ONCE A HARLOT…
You know her as Rahab the Harlot. In fact, you will rarely read her name in the Bible – Old Testament or New Testament – without her personal tagline of “the harlot.”
Rahab’s story is told in Joshua 2:1-21 and 6:22-25. I know that some people say that she was maybe just an inn keeper. But the Hebrew word used for “harlot” tells me otherwise. The Greek word used for “harlot” in the two passages in the New Testament where she is listed is also very clearly defined as prostitute. Seems like she was, in fact, a harlot.
Rahab is listed in the faith chapter – Hebrews 11 – along with the likes of Enoch and Noah and Abraham. In verse 31 it says “By faith the harlot, Rahab perished not with them that believed not, when she had received the spies with peace.”
Her faith in a God she had never known or whose laws she had never been taught, should have put the Israelites to shame. She simply heard what God had done and said something like “I’m going to trust this God and the people who serve Him.” She put her life on the line to save the Israelite spies and she faithfully obeyed their command to put the scarlet rope in her window. That is a great deal of faith and guts. She saved her whole family – “her father’s household.” The family trusted her enough to do what she said by remaining in the house with her while war raged outside their doors.
She is listed as an example of faith, again with Abraham, in James 2:25 – “Likewise also was not Rahab the harlot justified by works, when she had received the messengers, and had sent the out another way. Her faith accompanied by works is given equal treatment in James 2 with the patriarch Abraham and she is still “Rahab the Harlot.”
Rahab married an Israelite and through their children she is in the lineage of David and therefore, also, of Jesus Christ. And STILL she is “Rahab the Harlot.” Really?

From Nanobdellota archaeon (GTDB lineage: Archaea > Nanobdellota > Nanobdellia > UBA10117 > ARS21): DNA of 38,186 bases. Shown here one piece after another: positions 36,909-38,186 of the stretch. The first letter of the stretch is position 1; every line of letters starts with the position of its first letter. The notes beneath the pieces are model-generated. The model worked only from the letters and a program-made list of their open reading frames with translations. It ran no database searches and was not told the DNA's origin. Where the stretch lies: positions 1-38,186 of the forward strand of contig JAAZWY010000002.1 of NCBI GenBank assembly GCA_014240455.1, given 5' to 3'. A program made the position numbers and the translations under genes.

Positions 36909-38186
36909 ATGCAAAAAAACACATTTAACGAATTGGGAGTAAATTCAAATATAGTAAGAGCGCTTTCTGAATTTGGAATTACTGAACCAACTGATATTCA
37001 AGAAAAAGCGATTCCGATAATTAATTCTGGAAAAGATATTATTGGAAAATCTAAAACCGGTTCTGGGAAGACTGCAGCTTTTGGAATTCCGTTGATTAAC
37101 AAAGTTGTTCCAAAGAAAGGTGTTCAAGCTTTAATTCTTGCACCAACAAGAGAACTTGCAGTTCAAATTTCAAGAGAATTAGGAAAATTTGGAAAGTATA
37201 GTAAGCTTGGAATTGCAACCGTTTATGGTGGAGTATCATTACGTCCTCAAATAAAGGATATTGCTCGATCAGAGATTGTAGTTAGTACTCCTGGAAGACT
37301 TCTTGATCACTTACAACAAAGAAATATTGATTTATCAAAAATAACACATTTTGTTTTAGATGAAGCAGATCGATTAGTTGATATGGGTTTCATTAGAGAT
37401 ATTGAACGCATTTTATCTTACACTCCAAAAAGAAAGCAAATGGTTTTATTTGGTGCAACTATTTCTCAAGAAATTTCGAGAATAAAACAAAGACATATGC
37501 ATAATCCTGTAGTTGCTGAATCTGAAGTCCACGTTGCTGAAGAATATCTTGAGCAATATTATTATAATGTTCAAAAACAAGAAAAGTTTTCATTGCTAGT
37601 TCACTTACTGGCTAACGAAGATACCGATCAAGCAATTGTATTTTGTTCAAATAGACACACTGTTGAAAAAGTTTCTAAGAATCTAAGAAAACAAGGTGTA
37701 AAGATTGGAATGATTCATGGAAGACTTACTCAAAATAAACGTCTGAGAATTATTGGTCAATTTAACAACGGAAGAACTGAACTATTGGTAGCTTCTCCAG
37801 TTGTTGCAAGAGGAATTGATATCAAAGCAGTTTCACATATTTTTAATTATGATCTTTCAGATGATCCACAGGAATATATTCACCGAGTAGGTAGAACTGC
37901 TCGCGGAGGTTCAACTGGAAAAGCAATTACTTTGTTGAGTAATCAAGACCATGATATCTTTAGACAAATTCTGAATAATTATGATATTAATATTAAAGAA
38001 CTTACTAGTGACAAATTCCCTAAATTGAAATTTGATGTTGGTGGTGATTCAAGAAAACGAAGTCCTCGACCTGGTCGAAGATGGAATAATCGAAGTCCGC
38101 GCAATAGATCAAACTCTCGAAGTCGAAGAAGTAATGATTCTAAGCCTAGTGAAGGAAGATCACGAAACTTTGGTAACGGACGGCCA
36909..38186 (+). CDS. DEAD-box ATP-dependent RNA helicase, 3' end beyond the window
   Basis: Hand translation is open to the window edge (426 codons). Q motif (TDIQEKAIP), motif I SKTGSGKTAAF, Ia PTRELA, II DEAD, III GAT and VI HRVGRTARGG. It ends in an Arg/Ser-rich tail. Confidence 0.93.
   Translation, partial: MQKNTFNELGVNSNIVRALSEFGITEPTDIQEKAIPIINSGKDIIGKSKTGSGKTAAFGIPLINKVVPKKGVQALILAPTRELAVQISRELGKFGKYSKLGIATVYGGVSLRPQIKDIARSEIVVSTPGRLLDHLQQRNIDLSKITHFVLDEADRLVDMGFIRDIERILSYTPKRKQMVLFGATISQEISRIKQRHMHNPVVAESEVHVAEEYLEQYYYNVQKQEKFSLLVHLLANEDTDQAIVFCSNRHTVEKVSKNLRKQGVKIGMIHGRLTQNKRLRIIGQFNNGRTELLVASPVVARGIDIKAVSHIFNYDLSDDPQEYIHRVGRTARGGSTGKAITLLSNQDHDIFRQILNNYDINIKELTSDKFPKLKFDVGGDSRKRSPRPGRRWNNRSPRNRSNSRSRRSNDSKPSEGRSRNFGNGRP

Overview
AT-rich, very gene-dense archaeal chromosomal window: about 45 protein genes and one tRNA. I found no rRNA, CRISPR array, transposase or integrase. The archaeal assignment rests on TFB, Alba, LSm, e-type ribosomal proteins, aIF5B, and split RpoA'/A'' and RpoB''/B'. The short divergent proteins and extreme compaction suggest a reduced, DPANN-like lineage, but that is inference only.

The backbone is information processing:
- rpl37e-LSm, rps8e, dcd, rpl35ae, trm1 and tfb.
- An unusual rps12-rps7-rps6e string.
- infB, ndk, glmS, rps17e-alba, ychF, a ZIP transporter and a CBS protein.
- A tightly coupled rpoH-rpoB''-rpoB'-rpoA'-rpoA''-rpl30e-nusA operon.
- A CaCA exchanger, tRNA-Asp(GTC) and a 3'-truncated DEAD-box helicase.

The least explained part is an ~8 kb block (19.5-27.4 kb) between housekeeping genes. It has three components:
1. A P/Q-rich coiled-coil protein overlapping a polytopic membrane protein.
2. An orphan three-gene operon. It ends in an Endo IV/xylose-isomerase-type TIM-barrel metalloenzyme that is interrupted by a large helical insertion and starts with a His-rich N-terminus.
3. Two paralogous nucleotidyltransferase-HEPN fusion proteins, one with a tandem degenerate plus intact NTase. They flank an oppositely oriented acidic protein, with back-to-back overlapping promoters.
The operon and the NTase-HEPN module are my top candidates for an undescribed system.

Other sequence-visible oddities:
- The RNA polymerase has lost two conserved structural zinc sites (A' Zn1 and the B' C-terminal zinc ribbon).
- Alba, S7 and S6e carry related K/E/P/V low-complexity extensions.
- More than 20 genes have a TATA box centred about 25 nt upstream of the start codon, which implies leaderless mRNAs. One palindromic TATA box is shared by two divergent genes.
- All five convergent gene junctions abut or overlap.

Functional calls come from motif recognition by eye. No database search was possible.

Abraham is not labeled Abraham the liar (he lied twice by presenting Sarah as his sister). We don’t see King David listed at “David the Adulterous Murderer,” do we? Even “Doubting Thomas” is never actually called that in the Bible. He is “Thomas the Twin” when he is given a tag line.
I have no idea why Rahab cannot get a break on this – why she is forever “Rahab the Harlot.” Where there really that many Rahabs around that she had to be differentiated this way?
Do you ever feel defined by your past? Sometimes I do. Sometimes I mentally torture myself by remembering something that I’ve done that just seems dreadful and maybe unforgiveable if God wasn’t so generous with His forgiveness and certainly barely forgivable by the person I have wronged.
I believe there are two lessons we can learn from Rahab and her tagline.
First, I think the thing that Rahab teaches us is that we don’t need to fear that others will define us by that one – or many – thing we have done so publically that everyone knows about it. We don’t have to fear that God defines us by that. We know that though the authors of the Bible stayed consistent with that tagline, she is also clearly given given the position and accompanying praise of “Rahab the Faithful” in Hebrews 11 and “Rahab the Worker of Good Works” in James 2. We might even call her “Rahab whose example of faith equal to Abraham’s” since she appears with him in both examples and she is the only one who does.
Second, we can own our mistakes and still be a faithful Christian. Being a faithful Christian does not require that I deny that terrible sin that haunts me. I don’t need to convince others that my life has been spotless or even “not that bad.” Rahab did not stay a harlot and I am not allowed to stay in my sin either. But acknowledging that what I was before God called me (no matter how terrible that might be) does not take away from what I am now. It simply proves the greatness of an all-forgiving God and the power of the sacrifice of Christ and the in-dwelling of the Holy Spirit to change even the worst sinner into a faithful servant.
I hope to meet Rahab in the kingdom. I will call her “Rahab the Faithful,” and ask her how it is that a woman so seemingly far from God came to have the guts to risk it all to rescue her family and place such trust in God.
My sisters, we must own our pasts, but we should never, never let them define our future because God does not.
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About this N.E.W. Church Lady – She is just an average middle aged woman who has been a believer and church attender all her life. She is married with three grown children. She lives in a small town and works in sales. Her hobbies are fitness, reading, cooking, writing and travel.